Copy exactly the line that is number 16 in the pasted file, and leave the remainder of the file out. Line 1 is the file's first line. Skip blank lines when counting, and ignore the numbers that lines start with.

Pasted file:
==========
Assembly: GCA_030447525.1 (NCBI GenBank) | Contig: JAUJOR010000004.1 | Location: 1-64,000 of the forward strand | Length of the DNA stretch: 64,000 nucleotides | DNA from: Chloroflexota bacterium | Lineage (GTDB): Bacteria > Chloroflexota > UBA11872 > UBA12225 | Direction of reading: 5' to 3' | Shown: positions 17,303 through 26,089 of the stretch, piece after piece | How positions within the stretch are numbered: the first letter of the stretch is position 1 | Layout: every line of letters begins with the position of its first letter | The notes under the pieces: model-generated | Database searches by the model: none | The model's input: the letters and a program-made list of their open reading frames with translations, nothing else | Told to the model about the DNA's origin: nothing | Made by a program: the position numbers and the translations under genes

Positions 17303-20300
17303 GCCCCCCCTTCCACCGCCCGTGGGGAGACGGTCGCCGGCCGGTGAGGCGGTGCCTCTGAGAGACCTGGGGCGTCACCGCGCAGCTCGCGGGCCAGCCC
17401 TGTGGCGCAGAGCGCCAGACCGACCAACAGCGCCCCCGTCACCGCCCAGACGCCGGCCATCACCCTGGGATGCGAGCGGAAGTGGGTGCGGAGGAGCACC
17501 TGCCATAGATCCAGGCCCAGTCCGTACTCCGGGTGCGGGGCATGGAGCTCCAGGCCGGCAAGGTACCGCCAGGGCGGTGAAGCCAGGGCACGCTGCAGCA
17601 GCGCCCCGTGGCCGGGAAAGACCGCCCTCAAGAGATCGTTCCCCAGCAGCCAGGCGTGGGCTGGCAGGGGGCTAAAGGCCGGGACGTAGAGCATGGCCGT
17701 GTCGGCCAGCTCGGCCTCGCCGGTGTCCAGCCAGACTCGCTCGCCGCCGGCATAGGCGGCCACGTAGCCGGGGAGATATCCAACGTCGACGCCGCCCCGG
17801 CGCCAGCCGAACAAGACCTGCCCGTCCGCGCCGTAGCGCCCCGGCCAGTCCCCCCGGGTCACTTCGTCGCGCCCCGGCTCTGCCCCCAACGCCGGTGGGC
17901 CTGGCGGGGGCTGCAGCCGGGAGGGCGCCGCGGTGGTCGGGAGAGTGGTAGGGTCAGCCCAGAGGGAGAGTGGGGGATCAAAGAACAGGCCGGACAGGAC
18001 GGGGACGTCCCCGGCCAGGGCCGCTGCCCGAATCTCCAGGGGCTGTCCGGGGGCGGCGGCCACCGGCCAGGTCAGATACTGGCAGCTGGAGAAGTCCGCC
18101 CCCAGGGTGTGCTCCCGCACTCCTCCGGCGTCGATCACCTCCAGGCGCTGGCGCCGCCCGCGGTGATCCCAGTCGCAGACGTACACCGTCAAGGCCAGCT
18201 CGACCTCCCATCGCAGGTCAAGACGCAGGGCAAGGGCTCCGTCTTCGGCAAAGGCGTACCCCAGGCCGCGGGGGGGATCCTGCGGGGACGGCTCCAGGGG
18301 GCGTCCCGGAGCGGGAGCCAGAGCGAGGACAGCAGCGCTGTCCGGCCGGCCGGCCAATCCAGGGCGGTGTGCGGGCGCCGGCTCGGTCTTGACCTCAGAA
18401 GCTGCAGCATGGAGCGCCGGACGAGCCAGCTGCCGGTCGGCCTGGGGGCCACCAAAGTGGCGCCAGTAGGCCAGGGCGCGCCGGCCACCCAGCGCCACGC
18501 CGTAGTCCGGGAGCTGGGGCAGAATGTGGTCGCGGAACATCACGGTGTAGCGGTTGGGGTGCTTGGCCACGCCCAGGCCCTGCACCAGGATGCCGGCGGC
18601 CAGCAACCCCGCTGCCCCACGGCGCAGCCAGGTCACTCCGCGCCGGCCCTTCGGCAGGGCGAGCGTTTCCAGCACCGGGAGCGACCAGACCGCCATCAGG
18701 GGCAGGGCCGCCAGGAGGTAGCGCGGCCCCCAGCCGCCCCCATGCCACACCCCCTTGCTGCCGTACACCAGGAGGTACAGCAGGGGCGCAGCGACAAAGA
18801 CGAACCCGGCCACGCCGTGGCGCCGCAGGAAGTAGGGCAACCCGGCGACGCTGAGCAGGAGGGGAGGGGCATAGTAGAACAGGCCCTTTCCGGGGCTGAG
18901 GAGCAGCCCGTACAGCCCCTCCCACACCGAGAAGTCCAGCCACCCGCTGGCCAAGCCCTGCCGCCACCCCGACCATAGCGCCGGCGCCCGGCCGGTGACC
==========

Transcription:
18601 CAGCAACCCCGCTGCCCCACGGCGCAGCCAGGTCACTCCGCGCCGGCCCTTCGGCAGGGCGAGCGTTTCCAGCACCGGGAGCGACCAGACCGCCATCAGG